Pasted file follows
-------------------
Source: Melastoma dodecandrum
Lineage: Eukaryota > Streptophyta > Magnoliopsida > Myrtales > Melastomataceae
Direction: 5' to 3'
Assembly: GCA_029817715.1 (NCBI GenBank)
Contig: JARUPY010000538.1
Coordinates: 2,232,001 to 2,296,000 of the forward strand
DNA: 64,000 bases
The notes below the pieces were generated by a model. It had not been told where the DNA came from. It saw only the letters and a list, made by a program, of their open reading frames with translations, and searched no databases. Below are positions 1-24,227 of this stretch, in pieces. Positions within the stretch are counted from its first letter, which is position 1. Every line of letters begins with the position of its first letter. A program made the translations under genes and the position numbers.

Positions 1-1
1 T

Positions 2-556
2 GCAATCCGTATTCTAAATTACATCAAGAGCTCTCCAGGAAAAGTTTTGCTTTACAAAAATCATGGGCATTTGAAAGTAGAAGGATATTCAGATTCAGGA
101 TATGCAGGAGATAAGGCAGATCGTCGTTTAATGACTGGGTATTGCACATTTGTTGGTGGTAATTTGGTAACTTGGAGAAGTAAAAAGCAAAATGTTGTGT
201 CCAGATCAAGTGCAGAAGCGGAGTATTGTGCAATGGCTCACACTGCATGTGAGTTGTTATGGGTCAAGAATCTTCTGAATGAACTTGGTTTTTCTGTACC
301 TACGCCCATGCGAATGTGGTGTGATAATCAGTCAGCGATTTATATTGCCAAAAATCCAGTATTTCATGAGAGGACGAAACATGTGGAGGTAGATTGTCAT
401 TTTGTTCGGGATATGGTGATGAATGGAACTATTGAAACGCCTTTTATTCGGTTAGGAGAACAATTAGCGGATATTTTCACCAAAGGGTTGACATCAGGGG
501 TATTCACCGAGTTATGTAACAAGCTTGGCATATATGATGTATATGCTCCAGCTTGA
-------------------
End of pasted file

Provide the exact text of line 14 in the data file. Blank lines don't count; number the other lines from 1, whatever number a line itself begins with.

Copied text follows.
201 CCAGATCAAGTGCAGAAGCGGAGTATTGTGCAATGGCTCACACTGCATGTGAGTTGTTATGGGTCAAGAATCTTCTGAATGAACTTGGTTTTTCTGTACC